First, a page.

You'll get a personal and evaluation license only for the interesting bits which are inside the "Expansion pack" : USB-2 support etc.

Also is the community version lacking some features like remote display (regardless of OS) etc.

Otherwise then money - I can imagine that VirtualBox is also a strategic project. The reason why Sun bought it firsthand...

Re:Because they make money from it? (1)

nostrad (879390) | more than 2 years ago | (#36616388)

VirtualBox OSE has (Tight)VNC support if you run it through VBoxHeadless. I personally run it to virtualize an older windows installation tucked away on a cheap-o computer which does not do VM-extensions and it works well.

Unless you need USB2 or PXE-boot (or RDP to your virtualized display for some reason), the open source edition is really neat.

Re:Because they make money from it? (5, Informative)

tlhIngan (30335) | more than 2 years ago | (#36616832)

You'll get a personal and evaluation license only for the interesting bits which are inside the "Expansion pack" : USB-2 support etc.

Also is the community version lacking some features like remote display (regardless of OS) etc.

Otherwise then money - I can imagine that VirtualBox is also a strategic project. The reason why Sun bought it firsthand...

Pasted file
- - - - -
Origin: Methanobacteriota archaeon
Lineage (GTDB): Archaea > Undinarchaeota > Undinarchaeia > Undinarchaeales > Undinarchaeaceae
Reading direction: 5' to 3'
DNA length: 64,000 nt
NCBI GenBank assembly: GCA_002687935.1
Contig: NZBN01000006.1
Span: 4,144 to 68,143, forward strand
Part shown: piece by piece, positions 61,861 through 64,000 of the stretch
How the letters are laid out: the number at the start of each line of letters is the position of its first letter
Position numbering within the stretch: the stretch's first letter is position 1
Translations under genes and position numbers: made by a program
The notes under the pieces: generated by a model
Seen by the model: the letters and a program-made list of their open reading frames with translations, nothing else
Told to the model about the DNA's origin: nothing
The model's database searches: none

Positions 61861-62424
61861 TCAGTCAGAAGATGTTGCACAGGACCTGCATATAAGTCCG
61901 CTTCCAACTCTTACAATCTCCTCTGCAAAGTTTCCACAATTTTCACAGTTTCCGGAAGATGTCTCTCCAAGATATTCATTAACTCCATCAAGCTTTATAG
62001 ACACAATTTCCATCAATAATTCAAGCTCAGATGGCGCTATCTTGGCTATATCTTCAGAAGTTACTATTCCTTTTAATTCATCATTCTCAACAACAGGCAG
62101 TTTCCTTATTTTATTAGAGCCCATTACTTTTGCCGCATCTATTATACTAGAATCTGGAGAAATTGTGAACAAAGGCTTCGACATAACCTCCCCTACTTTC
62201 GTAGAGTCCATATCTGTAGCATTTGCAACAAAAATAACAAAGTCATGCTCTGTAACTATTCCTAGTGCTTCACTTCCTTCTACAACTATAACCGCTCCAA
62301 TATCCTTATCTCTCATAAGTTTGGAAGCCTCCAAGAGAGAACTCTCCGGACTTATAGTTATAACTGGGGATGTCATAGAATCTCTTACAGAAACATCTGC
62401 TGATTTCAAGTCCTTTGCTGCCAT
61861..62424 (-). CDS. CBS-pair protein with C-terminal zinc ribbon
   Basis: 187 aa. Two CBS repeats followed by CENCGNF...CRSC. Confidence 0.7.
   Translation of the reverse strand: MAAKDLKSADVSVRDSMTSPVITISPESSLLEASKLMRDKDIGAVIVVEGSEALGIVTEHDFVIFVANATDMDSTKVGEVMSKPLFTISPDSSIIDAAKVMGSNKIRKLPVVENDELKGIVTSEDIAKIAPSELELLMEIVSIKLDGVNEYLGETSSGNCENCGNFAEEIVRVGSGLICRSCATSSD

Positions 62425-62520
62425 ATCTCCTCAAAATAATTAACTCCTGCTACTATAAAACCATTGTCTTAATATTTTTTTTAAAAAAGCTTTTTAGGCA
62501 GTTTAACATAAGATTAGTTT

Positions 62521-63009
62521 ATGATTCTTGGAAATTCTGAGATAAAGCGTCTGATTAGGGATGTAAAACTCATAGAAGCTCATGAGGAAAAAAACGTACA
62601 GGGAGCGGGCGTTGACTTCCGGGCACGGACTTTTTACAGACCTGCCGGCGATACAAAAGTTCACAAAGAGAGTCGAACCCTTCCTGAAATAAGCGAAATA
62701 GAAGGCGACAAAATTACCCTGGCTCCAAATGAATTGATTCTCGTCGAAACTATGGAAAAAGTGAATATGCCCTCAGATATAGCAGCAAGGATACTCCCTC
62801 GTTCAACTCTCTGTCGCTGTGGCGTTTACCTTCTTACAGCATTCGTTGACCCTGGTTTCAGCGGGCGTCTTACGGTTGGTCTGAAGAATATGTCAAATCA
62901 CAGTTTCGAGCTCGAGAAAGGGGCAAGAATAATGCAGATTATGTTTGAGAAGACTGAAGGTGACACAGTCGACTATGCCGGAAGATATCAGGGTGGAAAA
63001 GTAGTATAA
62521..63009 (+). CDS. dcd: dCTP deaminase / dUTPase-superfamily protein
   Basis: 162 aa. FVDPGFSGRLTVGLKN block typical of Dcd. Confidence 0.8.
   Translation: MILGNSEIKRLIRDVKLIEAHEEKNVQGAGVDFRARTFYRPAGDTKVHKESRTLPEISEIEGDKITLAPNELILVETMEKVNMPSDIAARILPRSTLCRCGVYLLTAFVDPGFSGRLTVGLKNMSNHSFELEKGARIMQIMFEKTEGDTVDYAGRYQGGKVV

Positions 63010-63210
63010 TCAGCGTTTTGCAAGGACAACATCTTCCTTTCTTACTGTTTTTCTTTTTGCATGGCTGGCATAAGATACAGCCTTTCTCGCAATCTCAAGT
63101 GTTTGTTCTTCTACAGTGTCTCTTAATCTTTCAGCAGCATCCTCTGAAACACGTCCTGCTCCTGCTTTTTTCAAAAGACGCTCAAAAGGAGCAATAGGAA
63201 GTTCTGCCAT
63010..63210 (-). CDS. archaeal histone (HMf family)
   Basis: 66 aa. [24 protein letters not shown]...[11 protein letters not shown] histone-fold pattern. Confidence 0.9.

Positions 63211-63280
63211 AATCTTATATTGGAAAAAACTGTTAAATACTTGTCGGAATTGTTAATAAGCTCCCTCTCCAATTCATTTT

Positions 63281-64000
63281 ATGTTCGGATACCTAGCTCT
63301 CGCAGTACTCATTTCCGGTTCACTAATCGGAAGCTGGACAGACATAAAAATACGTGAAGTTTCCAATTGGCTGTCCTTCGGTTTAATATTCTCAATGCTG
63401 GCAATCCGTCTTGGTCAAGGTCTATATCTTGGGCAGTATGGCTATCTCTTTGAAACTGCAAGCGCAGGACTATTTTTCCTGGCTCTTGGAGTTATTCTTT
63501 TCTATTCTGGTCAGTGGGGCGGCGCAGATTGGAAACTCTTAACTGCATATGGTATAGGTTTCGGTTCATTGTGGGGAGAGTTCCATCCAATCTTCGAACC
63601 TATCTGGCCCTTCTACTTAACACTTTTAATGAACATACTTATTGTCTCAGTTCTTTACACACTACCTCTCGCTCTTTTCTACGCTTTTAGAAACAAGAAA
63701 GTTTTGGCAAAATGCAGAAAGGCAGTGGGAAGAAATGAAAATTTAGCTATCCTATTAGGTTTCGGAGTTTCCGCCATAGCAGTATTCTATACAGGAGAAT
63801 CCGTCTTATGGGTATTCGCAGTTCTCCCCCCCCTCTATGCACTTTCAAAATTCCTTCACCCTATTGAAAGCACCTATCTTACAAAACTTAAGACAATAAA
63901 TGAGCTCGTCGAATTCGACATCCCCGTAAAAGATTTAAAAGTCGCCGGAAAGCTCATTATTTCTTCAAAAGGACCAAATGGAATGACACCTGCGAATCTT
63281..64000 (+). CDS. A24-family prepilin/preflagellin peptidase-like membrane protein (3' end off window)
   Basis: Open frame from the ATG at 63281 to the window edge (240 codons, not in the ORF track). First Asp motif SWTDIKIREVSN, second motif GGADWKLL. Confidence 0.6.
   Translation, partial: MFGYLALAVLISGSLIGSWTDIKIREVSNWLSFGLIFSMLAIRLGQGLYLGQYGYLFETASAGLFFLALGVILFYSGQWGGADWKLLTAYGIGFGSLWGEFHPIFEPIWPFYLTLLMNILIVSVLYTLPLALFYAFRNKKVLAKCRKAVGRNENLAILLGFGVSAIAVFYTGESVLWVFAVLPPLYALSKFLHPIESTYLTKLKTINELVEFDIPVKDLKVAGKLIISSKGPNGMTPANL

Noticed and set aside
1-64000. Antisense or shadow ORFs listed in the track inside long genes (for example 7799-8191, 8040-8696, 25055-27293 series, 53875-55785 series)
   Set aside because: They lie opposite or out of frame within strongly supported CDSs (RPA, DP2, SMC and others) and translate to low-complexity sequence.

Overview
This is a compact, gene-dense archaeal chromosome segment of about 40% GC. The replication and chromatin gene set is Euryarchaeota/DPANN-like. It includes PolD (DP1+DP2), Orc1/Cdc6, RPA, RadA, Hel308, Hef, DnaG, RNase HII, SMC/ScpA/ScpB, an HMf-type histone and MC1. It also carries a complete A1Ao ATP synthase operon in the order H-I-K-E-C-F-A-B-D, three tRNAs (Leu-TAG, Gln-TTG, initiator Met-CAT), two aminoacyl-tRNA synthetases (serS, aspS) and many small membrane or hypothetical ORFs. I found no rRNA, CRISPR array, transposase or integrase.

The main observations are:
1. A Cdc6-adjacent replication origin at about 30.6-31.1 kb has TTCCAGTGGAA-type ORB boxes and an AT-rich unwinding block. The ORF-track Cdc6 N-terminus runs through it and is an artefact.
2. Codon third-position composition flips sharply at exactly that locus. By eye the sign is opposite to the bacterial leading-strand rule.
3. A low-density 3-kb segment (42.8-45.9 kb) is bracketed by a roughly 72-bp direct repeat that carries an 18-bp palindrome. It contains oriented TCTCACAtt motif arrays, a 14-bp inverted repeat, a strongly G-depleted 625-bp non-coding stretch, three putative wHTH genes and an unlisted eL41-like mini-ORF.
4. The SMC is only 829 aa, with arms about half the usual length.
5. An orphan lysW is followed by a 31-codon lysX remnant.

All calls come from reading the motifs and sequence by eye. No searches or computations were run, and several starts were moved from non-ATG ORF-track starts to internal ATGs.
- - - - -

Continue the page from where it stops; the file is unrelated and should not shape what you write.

VirtualBox OSE *ALWAYS* had those limitations.

The thing is, Oracle stopped providing two different versions - the GPL'd source version (VirtualBox OSE) and VirtualBox (commercial license). Vbox OSE never had USB 2, Remote Desktop, etc. Ubuntu etc. provided Vbox OSE with didn't have those functions.

Now Oracle just provides the GPL'd version and the GPL'd sources for it. If you want the features that were in the commercially-licensed version of Vbox, you use the expansion pack. This had the advantage that all the distros had an official binary from Oracle, and it oculd be easily upgaded to the commercial one without breaking your current OS's packaging conventions.

In a sense, Vbox 4 is much easier now than Vbox3 was.

Nothing really changed licensing-wise between 3 (Sun) and 4 (Oracle). All the stuff that was in commercially licensed 3 was moved to an expansion pack that was commercially licensed, so instead of having an OSE and commercial versions of Vbox, you just have one. Helps with code maintainance as well, which is always a plus.

And I suppose, if someone wanted to write their own versions of USB2 and RDP (yes, it used RDP, not VNC) server, they could, and it'll be easier on the new architecture.

Re:VirtualBox (2)

Airborne-ng (1391105) | more than 2 years ago | (#36616272)